Previously, Citi offered a ‘PB light’ margin trading solution, dubbed TradeStream, under which small clients could gain access to credit and leverage without the usual extensive credit checks. Before the SNB move, this solution worked for everyone involved as clients gained leverage and Citi boosted volumes.

The bank declined to comment on whether it will continue to offer its margin-trading business, but it confirmed the pullback from smaller clients. “This has been a trend for quite a while. It has become increasingly apparent that the infrastructure used by large PBs isn’t suitable for smaller clients. These clients have typically built relationships with smaller providers, including PoP providers, who are better equipped to handle smaller clients with different needs,” says Sanjay Madgavkar, global head of FX prime brokerage at Citi.

Citi’s misfortunes – it has lost around $400 million due to the SNB event, according to press reports – have caused rivals to point the finger at the US bank, accusing it of accumulating systemic risk in the industry due to its less stringent approach to credit allocation.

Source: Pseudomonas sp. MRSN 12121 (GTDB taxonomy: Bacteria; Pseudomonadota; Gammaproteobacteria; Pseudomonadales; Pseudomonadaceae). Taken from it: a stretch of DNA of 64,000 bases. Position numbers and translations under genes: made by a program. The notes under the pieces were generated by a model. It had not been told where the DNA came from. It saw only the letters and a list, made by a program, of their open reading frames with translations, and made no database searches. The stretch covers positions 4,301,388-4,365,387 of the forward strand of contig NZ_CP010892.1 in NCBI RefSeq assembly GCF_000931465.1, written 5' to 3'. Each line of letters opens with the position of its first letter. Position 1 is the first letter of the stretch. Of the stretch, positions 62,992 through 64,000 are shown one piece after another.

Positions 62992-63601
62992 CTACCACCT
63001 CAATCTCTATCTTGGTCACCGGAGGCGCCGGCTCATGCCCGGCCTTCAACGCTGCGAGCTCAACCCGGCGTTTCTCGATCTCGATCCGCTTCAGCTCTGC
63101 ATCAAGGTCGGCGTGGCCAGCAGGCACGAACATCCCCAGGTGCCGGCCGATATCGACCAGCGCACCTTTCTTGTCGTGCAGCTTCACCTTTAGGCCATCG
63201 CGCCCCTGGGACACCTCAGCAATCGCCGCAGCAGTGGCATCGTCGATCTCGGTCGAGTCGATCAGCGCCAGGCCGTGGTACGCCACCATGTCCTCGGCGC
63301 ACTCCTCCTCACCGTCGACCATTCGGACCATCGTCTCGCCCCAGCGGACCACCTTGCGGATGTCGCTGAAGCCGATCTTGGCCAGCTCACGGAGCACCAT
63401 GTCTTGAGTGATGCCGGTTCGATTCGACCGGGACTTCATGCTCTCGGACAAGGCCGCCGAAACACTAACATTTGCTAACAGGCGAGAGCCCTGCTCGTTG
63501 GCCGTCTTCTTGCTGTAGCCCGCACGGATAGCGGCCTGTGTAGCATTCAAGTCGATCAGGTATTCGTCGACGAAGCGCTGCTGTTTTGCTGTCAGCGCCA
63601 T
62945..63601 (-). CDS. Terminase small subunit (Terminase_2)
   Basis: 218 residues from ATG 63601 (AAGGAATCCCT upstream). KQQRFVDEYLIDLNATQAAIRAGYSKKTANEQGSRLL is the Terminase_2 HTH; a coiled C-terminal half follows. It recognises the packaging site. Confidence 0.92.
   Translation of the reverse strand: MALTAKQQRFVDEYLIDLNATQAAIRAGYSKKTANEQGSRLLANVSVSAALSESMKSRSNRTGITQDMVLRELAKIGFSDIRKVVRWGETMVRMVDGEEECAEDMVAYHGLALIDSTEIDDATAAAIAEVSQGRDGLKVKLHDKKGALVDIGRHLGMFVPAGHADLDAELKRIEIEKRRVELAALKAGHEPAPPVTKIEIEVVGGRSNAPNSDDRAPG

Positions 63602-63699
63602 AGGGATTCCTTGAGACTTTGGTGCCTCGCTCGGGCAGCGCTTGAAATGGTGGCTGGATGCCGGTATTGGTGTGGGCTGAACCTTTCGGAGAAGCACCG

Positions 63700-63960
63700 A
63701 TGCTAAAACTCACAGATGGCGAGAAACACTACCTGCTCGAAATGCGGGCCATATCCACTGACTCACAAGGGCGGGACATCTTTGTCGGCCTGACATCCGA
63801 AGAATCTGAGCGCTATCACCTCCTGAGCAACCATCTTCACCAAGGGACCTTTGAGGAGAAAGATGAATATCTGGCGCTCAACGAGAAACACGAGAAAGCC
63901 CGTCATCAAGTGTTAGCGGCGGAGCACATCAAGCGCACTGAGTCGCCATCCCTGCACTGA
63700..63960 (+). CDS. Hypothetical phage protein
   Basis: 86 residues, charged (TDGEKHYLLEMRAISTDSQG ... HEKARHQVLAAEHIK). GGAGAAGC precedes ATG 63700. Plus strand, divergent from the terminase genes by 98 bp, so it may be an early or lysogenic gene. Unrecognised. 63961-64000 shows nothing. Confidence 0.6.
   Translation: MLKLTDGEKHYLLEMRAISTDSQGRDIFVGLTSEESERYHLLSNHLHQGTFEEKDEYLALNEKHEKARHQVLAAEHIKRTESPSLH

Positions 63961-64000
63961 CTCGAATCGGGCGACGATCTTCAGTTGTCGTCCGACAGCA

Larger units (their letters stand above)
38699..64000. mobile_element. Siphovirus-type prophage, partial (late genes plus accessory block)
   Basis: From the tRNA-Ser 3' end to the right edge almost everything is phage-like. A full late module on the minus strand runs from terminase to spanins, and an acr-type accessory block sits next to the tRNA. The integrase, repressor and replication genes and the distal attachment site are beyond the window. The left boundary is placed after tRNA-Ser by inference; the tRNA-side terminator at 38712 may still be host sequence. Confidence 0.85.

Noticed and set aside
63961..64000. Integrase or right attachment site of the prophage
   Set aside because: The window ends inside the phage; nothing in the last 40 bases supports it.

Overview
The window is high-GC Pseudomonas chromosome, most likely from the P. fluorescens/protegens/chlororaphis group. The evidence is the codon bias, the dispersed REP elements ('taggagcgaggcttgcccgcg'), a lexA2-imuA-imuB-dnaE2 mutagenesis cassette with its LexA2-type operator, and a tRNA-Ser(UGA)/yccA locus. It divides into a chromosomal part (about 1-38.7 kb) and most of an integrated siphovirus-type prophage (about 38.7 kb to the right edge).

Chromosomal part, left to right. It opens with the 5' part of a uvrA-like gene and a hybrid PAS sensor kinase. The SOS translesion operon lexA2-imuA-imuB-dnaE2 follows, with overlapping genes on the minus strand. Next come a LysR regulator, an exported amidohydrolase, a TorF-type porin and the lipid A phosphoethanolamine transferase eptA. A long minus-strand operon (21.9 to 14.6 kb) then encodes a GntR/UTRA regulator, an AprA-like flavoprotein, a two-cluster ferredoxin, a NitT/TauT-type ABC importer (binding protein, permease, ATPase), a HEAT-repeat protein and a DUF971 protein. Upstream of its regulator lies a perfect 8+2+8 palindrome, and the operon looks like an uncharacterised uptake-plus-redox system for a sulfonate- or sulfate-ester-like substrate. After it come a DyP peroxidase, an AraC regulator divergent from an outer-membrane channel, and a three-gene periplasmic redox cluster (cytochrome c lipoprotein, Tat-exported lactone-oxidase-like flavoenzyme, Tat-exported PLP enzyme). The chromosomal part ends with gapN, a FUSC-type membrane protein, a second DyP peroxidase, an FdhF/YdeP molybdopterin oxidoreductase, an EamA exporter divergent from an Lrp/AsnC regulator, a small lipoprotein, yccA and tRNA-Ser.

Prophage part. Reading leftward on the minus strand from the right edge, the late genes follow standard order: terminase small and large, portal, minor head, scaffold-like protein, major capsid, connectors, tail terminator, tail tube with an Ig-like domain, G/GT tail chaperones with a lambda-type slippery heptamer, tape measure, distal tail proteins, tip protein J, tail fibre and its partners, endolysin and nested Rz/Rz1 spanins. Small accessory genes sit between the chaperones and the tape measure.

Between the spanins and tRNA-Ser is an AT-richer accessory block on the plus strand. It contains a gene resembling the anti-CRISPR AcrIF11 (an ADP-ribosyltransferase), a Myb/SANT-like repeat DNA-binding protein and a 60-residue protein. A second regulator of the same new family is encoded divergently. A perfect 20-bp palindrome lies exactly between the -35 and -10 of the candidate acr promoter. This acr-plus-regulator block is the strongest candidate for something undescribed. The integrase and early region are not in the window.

“When we bring on a client we do a substantial risk assessment, and our second line of defence is the credit risk and leverage assessment. We have a risk team that evaluates clients from a number of perspectives before onboarding. Some competitors’ approaches to risk were very different to ours and in some cases small clients were onboarded without KYC or credit checks. I think the systemic risk that can be brought on by such an approach should be concerning for the whole industry,” says the head of clearing at a rival bank.FXFocus_april2015-2

Madgavkar acknowledges some aspects of credit allocation will have to change after the SNB incident, and says margin-based credit facilities will need to assess and incorporate a broader set of potential risks, which depend not only on historic experience but on other assessments too.

“The recent challenges faced by margin providers, particularly in the retail FX sector, revealed the risk of providing facilities collateralised entirely by a limited amount of margin. Credit providers will demand stronger balance sheets and proven risk management practices to ensure their clients are capable of handling shocks,” he adds.

Risky business
When a PB looks at clients, it evaluates a set of risks spanning operational, market and settlement issues. In FX, settlement risk is mitigated by industry utility CLS and it plays a minor part in the PB’s assessment of the overall client risk.